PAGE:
I should probably save mine with printing notes, but I'm not organized or diligent enough. HAving a sheet of notebook paper with notes in my print folder is as good as I'm going to do (for prints I've framed, I do keep a second one in my folder):D
     
  11. Steve Roberts

    Steve Roberts Member

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    I keep just about everything that makes it to the drying stage, haul it all out from time to time and think about dumping it, then stick it all back in the cupboard again!
    Steve
     
  12. Roger Thoms

    Roger Thoms Subscriber

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    I'm from the exact same school. :D

    Roger
     
  13. Vaughn

    Vaughn Subscriber

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    It is kinda fun to take a 16x20 almost-there print and tear it in half in front of students and toss it in the recycling...:devil:
     
  14. PVia

    PVia Member

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    I slice interesting portions from them to make bookmarks. Friends love them.

    A double weight fiber paper bookmark will last forever and feels and looks so good.

    I'll do this with prints that are perfect except for a botched sky or toning mark, etc...
     
  15. ROL

    ROL Member

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    Tearing up "work prints", as opposed to finished proofs, is another matter. I almost never save them, unless I want to try some special technique or toning effect on a less than satisfactory finished print. My wife HATES to see me tear these up – as she judges them otherwise – but keeping them just complicates final fine print decision making.

    On another note, it is local lore that a photographer seeking to establish a relationship with a LACMA curator, sent torn up pieces of work prints with notes written on them, as postcards, over a period of months, chronicling the project's process. (Geez – I hope I haven't given anyone here any ideas :eek:smile:
     
    Last edited by a moderator: May 17, 2011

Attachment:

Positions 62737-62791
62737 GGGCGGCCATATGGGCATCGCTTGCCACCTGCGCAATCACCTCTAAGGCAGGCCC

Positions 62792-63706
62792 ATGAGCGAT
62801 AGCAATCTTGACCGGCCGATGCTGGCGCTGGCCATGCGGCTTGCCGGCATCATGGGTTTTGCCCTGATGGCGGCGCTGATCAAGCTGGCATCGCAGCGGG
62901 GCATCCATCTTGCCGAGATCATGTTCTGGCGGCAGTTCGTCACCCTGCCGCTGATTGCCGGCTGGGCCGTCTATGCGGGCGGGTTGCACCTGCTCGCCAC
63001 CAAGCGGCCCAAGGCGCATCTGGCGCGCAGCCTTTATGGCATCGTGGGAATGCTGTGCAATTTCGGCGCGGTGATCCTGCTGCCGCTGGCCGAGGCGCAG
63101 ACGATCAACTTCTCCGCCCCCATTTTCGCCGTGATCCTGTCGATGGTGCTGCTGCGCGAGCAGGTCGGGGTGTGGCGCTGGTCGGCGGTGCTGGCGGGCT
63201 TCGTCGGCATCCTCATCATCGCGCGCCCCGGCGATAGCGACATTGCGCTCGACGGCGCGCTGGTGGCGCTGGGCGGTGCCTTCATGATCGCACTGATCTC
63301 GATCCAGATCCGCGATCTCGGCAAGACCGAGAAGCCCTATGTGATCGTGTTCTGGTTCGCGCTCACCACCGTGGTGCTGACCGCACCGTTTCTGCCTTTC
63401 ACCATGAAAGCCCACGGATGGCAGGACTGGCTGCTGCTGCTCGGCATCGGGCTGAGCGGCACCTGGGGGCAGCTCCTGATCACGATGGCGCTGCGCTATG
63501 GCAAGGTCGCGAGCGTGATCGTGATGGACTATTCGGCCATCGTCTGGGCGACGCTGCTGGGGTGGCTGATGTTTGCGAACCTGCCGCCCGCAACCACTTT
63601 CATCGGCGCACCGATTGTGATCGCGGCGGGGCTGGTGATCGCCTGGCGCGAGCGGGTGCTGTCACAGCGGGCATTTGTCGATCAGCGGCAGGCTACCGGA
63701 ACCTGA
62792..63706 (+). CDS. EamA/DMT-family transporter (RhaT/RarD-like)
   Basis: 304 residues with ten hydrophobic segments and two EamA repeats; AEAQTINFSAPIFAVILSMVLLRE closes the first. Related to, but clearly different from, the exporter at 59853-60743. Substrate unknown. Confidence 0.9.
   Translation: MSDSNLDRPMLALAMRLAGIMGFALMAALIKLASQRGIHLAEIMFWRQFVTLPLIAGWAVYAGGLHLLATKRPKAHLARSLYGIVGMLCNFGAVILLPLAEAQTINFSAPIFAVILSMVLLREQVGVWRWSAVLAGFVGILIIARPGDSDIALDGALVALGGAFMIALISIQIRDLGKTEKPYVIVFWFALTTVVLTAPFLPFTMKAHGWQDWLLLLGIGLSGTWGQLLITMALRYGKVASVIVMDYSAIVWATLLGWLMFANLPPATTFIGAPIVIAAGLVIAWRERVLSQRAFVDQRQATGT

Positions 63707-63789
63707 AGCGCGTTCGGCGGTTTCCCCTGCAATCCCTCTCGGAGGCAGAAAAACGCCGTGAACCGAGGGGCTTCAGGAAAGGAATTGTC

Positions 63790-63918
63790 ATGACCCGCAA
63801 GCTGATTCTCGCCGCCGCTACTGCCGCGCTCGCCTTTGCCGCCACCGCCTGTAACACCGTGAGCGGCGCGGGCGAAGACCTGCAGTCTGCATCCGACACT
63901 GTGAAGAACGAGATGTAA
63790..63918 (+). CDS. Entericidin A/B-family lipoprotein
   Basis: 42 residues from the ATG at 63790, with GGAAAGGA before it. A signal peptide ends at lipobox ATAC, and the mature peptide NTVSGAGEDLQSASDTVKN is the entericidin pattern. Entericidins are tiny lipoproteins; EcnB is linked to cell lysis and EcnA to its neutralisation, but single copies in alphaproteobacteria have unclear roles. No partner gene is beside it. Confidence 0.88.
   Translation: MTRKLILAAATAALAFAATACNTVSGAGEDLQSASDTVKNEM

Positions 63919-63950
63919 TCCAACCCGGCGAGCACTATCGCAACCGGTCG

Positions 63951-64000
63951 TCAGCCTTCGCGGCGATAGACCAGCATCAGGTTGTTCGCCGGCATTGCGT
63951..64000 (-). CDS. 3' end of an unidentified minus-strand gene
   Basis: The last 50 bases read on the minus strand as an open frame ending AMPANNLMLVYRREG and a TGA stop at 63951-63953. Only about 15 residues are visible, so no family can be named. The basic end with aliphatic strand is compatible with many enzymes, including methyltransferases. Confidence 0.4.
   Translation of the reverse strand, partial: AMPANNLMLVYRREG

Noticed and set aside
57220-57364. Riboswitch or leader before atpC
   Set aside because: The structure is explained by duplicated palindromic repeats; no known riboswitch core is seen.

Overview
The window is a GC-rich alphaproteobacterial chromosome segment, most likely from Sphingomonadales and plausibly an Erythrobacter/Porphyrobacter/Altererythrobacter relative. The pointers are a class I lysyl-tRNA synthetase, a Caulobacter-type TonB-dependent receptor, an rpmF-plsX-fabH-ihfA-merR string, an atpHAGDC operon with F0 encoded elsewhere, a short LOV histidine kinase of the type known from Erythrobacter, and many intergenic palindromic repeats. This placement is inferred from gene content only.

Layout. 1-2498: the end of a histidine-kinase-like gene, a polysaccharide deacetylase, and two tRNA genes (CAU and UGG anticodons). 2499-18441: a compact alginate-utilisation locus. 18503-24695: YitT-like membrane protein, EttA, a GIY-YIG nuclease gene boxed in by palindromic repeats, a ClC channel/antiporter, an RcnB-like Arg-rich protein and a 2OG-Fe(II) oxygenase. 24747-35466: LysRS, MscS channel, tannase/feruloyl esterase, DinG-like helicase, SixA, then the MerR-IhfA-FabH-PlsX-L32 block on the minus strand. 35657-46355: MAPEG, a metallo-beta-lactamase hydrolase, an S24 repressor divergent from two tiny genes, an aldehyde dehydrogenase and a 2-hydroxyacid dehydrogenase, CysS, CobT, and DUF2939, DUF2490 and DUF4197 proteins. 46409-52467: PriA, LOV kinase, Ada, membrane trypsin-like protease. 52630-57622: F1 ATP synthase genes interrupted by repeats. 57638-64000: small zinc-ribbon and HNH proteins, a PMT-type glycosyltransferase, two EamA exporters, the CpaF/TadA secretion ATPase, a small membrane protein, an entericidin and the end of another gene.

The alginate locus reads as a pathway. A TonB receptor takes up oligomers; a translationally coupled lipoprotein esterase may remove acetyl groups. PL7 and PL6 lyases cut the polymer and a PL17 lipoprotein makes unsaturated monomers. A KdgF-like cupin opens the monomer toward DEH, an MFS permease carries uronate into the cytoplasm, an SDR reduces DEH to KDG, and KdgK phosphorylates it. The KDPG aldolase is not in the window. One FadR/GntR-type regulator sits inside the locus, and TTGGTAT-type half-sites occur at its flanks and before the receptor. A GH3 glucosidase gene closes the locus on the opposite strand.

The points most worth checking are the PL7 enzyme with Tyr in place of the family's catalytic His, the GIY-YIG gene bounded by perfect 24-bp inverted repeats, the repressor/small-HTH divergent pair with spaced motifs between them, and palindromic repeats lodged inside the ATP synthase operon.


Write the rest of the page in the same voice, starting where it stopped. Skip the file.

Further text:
16. ROL

    ROL Member

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    P.S. – I don't think the term "test print" is very clear in its meaning. For me a test print is the first print to determine basic exposure, leading to a proof. I save these, with printing notes on the back, along with the matching proof in my files. This greatly eases the scaling up of enlargements during the work print stage leading to a fine print (see Making a Proof). Everything else leading up to a fine print is normally discarded.
     
    Last edited by a moderator: May 17, 2011
  17. jp498

    jp498 Member

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    Sometimes I save a few of the good test strips for bookmarks. What also makes a nice bookmark is a 35mm or 120 negative strip contact printed as a cyanotype. Nice bright color and texture and handcrafted feel.

    Some of my test paper is big paper cut into 4x5" rough-sized pieces. Those and bigger pieces I let my kids color them with markers.
     
  18. Existing Light

    Existing Light Member

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    I've always been very loose with terminology. I consider anything other than my final print a "test print." BEing loose with terminology might not be a good thing, especially given the technical background of some folks here, but I do very little in the technical realms where perfect terminology is required.

    When it takes more than one session to get a final print ready to hang on the wall (which is usually the case), I keep the test prints in chronological order to see my progress and to decide where I wanna go from there. After that, I've decided to get rid of the tests by bleaching out the silver and dropping it off at a hazardous waste dropoff (or my asshole neighbor's bushes :D )
     
  19. Existing Light

    Existing Light Member

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    makes me want to put an "amost there" print in my next student show and destroy it during the opening reception to see how many of the art students and instructors I can get to make this face ---> :sick: